Economic crisis freezes civil justice system
My neighbor passed my house in Seattle on skis today. People don't know what to do here when it snows more than three inches. In light of the stormy weather, I thought this article's title, Even jury hiring is frozen, was particularly timely. But what really got my attention from the article is the following:
The economic storm has come to this: Justice is being delayed or disrupted in state courtrooms across the country.
...At least 19 other states [in addition to New Hampshire, described as the "poster child" state for this problem] have slashed court budgets and other government services as their economies have tanked, said Daniel Hall, vice president of the National Center for State Courts, a nonprofit in Williamsburg, Va.
"Courts are there to provide a fair and impartial resolution of disputes," Hall said. "When you start affecting that, you affect who we are."
The article then references different states in which budget constraints have led to serious cuts in spending for the judiciary. As a result of these cuts, the civil justice system gets the short shrift so that criminal cases can continue being processed. Says the author, "cascading bankruptcies, foreclosures and business disputes have only increased the backlog" of civil cases. Of course, many of these civil claims wouldn't even exist were it not for the severely hands-off approach to regulation that has allowed lending institutions and other corporations to behave so irresponsibly and callously.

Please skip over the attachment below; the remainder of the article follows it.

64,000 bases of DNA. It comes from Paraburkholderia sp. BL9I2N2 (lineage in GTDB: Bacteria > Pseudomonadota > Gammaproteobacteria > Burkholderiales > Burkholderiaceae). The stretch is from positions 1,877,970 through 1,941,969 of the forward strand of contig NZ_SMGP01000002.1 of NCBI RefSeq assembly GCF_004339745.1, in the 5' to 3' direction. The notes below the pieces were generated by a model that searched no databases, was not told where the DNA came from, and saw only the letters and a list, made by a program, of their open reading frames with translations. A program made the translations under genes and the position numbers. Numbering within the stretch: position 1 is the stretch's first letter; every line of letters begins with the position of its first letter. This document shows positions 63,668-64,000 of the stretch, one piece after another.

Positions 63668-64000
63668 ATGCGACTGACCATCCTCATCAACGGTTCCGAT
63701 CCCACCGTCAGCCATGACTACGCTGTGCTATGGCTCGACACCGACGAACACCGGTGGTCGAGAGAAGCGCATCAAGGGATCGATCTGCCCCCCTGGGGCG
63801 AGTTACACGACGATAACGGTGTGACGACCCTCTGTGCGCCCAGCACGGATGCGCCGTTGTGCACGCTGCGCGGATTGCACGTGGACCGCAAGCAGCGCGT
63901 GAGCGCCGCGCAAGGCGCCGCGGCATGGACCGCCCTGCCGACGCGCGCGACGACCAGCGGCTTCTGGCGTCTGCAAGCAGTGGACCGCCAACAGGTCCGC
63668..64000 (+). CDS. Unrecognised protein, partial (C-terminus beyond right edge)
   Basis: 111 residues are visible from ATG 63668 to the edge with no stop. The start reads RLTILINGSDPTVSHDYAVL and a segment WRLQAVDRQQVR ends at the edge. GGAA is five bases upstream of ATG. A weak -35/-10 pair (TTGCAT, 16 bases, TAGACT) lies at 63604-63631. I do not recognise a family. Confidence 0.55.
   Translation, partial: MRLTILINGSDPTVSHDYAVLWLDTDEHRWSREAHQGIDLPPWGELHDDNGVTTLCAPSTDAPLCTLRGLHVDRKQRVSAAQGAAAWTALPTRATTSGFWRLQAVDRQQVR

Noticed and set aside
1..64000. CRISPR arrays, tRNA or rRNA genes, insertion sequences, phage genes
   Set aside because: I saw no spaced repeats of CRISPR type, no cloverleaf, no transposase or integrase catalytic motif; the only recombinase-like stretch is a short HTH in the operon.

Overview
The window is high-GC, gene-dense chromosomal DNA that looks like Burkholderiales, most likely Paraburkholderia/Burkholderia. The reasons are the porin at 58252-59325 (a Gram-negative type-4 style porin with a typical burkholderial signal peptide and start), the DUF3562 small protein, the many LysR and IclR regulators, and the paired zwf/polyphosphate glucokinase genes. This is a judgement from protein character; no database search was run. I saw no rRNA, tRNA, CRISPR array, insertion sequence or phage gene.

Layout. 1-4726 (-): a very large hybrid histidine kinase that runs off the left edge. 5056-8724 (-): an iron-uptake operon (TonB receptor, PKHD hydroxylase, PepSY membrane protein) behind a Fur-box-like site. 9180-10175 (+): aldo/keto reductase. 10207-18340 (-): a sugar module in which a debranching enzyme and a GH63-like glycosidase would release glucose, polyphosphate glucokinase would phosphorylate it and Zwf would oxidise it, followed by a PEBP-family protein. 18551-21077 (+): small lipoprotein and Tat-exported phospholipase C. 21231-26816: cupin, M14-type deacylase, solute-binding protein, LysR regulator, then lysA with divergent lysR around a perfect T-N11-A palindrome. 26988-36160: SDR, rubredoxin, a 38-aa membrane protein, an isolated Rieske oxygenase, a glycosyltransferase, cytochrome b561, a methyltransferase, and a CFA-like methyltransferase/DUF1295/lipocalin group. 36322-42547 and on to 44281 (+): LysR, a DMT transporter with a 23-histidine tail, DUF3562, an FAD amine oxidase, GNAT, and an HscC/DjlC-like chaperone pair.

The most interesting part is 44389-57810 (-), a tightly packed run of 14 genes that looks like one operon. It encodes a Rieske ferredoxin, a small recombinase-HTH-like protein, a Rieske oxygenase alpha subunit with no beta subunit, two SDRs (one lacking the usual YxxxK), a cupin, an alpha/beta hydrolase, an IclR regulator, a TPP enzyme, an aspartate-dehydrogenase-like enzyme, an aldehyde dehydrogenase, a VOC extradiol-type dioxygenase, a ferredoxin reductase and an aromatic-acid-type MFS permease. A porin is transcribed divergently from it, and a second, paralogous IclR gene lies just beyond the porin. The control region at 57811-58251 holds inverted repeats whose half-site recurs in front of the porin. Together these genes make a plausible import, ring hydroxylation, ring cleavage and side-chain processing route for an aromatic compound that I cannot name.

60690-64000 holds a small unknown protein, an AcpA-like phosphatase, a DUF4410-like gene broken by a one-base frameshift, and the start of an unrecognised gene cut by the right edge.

Quoted in the article, here's what some have had to say about this budget freeze in state civil justice systems:
"In my 36 years here as a lawyer and judge, I've never felt as insecure about the state courts in terms of operations and resources as I do now"--John T. Broderick, chief justice of the New Hampshire Supreme Court.
"There is some element of 'justice delayed, justice denied,' no doubt about it"--Robert J. Lynn, chief justice of the New Hampshire superior courts, which conduct all New Hampshire jury trials.
"You're talking about erosion of our fundamental civic fabric"--Ellen J. Shemitz, executive director of the New Hampshire Assn. for Justice.
My two cents: interestingly, the same groups whose misdeeds likely contributed to the financial mess we're in now stand to benefit from the wreckage, which has made it less possible to hold corporations accountable through the courts. An indirect bailout for big business and yet another way that the public is being forced to pay for corporate misbehavior. Now that's cold.